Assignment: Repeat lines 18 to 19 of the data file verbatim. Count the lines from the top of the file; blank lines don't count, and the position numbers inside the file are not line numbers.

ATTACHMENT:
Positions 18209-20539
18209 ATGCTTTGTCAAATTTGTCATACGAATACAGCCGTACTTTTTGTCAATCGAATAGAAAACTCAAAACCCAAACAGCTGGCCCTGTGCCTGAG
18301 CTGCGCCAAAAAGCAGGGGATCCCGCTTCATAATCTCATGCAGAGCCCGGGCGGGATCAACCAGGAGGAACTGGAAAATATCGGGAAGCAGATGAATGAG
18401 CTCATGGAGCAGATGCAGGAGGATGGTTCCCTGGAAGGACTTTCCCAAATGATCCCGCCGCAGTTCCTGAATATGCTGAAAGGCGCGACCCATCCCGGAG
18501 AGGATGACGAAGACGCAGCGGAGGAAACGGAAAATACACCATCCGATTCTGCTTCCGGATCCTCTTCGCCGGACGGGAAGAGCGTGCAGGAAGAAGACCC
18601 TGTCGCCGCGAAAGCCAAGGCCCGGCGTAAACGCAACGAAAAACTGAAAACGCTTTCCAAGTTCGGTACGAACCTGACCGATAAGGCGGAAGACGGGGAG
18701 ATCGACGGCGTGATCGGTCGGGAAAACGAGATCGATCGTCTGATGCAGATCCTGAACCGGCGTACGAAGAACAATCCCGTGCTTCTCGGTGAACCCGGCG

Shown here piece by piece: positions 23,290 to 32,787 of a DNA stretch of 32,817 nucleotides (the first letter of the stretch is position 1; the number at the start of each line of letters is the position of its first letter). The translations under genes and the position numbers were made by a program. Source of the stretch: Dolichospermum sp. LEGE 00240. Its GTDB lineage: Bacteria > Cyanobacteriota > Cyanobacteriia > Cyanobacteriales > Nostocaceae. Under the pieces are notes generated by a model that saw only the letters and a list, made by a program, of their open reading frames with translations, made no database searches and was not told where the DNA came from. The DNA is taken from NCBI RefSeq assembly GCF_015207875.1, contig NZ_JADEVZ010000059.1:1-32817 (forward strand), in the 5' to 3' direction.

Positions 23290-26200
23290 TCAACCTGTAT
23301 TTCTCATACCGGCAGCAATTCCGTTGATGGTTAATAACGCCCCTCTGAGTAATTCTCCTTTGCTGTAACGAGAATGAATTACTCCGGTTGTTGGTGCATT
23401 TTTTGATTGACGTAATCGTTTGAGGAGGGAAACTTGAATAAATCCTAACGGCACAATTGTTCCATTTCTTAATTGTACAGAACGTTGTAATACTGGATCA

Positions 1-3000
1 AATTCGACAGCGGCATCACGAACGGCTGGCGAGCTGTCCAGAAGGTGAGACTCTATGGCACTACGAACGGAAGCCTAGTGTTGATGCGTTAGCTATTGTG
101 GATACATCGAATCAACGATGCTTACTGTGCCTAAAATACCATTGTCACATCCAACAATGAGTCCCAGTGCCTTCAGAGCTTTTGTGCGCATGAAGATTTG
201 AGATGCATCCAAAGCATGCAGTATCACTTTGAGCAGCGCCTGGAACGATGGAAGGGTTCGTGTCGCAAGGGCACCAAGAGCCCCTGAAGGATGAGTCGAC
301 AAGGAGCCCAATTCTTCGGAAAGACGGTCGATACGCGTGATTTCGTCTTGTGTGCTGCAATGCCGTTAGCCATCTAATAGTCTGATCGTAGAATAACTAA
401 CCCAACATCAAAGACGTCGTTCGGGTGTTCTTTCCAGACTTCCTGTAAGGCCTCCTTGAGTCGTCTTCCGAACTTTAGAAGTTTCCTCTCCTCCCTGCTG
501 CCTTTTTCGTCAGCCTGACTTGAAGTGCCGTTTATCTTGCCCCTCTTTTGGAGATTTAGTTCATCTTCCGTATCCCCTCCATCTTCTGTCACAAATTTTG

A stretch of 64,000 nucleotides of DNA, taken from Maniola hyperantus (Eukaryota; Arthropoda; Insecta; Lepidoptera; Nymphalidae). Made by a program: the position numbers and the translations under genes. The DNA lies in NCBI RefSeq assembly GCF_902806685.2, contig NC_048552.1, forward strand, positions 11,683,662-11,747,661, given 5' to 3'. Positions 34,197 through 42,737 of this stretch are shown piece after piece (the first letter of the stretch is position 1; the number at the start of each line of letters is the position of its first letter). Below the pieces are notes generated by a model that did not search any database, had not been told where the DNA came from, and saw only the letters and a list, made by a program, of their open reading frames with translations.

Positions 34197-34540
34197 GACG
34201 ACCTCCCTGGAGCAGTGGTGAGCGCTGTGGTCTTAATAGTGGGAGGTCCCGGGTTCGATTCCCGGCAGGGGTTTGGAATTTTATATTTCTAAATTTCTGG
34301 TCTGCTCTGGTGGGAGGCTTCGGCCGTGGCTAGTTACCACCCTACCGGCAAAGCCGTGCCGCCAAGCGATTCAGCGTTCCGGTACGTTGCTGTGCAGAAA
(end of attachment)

401 CCCAACATCAAAGACGTCGTTCGGGTGTTCTTTCCAGACTTCCTGTAAGGCCTCCTTGAGTCGTCTTCCGAACTTTAGAAGTTTCCTCTCCTCCCTGCTG
501 CCTTTTTCGTCAGCCTGACTTGAAGTGCCGTTTATCTTGCCCCTCTTTTGGAGATTTAGTTCATCTTCCGTATCCCCTCCATCTTCTGTCACAAATTTTG